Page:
Monday, February 9, 2015

Successful Team Collaboration with Visual Studio 2013 ALM


The biggest Microsoft regional annual conference WinDays, celebrating its 15th anniversary this year, in collaboration with the Croatian’s IT magazine Mreža publishes a special magazine edition for all conference attendees each year. The issue contains articles related to “hot“ themes and technologies presented during conference sessions and most of them are written by conference speakers.

The digital edition from last year’s conference WD Mreža 2014 - Windays 14 contains my article entitled “Successful Team Collaboration with Visual Studio 2013 ALM”. The article answers to following questions:

  • What is the secret of producing high quality software?  - Successful team collaboration.
  • The receipt? A comprehensive collaborative development environment.
  • The result? Efficient delivery of software products in accordance with business needs of end customers!

The article describes the full range of integrated collaborative tools in the Visual Studio ALM environment backed up by Team Foundation Server (TFS). The story follows a Scrum team working on a new customer requirement, and emphasizes the built-in traceability from the requirement, over versioned code and related artifacts, through build result, to tests, testing results and related bugs.

Visual Studio ALM - Traceability from User Requirement to Tests

My personal experience when working with customers on ALM related projects shows that the maturity of using collaborative mechanism embedded into the Visual Studio ALM environment varies a lot;

  • Experienced teams working with the environment for many years, that have already worked with several versions of Visual Studio and TFS, are generally aware of existing problems in team collaboration. They are therefore willing to accept and try all embedded collaborative mechanism and try to get the most out of them.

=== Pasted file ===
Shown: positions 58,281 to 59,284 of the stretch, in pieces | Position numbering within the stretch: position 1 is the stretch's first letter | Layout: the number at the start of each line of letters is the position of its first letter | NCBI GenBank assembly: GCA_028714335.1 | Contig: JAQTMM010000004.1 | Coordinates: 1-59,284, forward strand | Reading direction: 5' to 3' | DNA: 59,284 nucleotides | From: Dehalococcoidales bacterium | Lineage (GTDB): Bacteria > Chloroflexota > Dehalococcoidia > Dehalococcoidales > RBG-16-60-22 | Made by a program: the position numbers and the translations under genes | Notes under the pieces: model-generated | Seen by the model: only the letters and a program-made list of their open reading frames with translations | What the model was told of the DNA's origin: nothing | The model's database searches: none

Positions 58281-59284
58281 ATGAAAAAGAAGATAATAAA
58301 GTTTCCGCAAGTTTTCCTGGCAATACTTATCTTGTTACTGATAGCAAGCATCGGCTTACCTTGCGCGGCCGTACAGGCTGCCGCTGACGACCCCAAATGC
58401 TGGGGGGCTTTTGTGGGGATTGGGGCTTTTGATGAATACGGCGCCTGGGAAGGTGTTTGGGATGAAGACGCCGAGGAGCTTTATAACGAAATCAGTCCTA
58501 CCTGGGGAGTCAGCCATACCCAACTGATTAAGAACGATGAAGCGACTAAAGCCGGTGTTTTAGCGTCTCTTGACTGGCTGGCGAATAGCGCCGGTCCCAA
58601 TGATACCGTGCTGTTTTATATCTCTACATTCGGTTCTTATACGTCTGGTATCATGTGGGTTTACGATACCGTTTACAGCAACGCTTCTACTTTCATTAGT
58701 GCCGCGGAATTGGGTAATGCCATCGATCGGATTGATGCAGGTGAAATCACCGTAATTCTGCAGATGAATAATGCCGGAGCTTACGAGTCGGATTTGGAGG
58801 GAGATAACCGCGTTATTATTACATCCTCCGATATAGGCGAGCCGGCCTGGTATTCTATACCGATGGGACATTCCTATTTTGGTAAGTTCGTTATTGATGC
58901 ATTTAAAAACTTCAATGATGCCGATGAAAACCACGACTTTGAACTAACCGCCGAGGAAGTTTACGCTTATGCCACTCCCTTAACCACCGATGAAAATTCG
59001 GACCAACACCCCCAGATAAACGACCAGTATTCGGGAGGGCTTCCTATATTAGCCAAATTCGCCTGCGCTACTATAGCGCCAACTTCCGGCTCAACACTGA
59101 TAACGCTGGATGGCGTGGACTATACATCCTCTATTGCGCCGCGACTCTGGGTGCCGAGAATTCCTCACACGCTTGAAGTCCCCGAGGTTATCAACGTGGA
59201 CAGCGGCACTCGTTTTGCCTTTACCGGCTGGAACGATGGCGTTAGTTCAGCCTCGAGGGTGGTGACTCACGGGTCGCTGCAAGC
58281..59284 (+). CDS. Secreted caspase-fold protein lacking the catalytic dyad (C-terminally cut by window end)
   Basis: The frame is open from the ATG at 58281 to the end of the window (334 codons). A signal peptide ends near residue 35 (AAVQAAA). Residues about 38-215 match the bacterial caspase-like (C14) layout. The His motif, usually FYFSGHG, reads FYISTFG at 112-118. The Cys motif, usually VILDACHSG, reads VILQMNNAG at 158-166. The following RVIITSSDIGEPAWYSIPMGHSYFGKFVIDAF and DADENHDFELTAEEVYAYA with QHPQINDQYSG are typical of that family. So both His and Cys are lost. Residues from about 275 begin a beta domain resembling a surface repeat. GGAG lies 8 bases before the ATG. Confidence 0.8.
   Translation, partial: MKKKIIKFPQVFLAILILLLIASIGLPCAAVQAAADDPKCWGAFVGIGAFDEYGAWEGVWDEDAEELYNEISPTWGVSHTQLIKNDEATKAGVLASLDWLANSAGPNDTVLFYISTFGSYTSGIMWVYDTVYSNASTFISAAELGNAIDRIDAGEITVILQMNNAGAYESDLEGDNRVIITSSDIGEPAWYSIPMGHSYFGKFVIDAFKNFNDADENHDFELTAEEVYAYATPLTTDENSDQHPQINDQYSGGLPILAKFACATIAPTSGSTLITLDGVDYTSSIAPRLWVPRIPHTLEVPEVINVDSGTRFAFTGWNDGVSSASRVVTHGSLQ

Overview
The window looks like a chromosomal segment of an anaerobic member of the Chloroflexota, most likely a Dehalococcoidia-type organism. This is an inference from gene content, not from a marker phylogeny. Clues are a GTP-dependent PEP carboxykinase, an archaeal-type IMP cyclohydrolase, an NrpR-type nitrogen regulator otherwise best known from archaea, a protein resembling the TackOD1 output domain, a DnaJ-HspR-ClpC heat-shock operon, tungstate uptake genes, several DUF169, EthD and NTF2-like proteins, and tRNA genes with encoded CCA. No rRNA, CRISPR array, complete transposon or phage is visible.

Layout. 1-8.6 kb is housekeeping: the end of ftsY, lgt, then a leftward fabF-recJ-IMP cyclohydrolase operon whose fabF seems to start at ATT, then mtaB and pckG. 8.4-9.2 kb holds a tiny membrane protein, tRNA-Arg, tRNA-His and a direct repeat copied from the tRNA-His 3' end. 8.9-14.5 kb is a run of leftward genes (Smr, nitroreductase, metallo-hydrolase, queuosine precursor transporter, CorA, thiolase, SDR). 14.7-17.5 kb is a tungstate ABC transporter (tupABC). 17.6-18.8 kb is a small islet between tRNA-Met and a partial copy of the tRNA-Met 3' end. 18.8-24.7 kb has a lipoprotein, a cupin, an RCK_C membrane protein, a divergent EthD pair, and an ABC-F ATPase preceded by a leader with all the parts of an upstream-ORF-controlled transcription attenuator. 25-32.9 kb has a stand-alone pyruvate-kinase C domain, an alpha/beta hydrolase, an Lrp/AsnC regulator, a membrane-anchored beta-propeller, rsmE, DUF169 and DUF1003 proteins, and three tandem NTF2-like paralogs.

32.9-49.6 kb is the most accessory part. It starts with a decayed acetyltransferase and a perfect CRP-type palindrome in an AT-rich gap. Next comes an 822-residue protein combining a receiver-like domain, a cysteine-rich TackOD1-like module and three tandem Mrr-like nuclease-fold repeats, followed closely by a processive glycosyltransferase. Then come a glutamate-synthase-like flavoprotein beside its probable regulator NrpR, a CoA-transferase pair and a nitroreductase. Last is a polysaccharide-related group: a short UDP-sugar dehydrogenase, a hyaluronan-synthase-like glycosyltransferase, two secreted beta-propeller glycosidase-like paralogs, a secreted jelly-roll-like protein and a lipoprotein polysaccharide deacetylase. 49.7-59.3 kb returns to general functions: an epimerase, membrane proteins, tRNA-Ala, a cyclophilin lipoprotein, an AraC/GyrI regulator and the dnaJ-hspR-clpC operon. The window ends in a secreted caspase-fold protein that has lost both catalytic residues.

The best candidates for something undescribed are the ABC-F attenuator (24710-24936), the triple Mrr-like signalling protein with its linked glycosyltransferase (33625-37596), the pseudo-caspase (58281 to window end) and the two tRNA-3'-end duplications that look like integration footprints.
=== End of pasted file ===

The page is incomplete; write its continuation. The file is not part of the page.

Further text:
• Less mature teams often use individual components from the environment, and therefore can not benefit from embedded team collaboration mechanisms. Such teams are often not aware that just by investing a small effort to learn how to make use of the integrated collaborative support they could automate their collaboration and increase their productivity.
  • New users typically show resistance to most of the advanced aspects of this integrated collaborative environment. They usually decide to start using only a subset of tools at the beginning, and plan to expand the usage to all tools for later. This approach leads to teams who learn to use the Visual Studio ALM environment without its embedded collaborative support, while, on the other hand, they collaborate using external tools. Afterwards, it is really hard to correct such acquired team collaboration patterns. In my opinion, teams can easily get familiar with the environment by means of appropriate training targeted for their needs, and can start working correctly from the very the beginning. This approach lays down the foundation for their long-term successful team collaboration.

If you are interested in the subject I invite to read the article in Croatian.

I will also publish parts of the article in English on this blog, so stay tuned.


P.S. The article was published in the newest printed issue of Mreza 2 / 2015 as well.

Sunday, February 8, 2015

Workaround for Setting up Workspace Mappings in Toad for Oracle 12.6 and Team Foundation Server 2013 (RTM or Update N)


Recently I had the chance to work again with Toad for Oracle and its versioning control options called Team Coding for purposes of versioning Oracle databases with TFS.

I am currently using the latest available bits, namely Toad with Team Coding 7.1 and Team Foundation Server 2013 Update 3.

Note: I am using the Visual Studio 2013 Application Lifecycle Management Virtual Machine currently with TFS 2013 Update 3 and Visual Studio 2013 Update 3, where I have additionally installed the Oracle Demo DB locally (Oracle Database 11g Release 2 ( for Microsoft Windows (x64))

Setting up Team Coding consists of several steps. The overview of the newest version is available in this video "The new Team Coding Dashboard in Toad for Oracle 12". No official instructions for the newest version are available at the moment of writing this, except the application’s built-in help. The older version 11.6 is documented in "Version Control and Team Coding in Toad for Oracle 11.6", and is useful as a startup guide if you are not familiar with the concept, but differs from the current Team Coding in several points regarding Team Coding and Code Collections (called Code Control Groups prior to Toad 11).

Moving further to my scenario, one of the steps you need to perform when setting up Team Coding is creating a new TFS workspace and defining mappings from TFS source folders to local folders.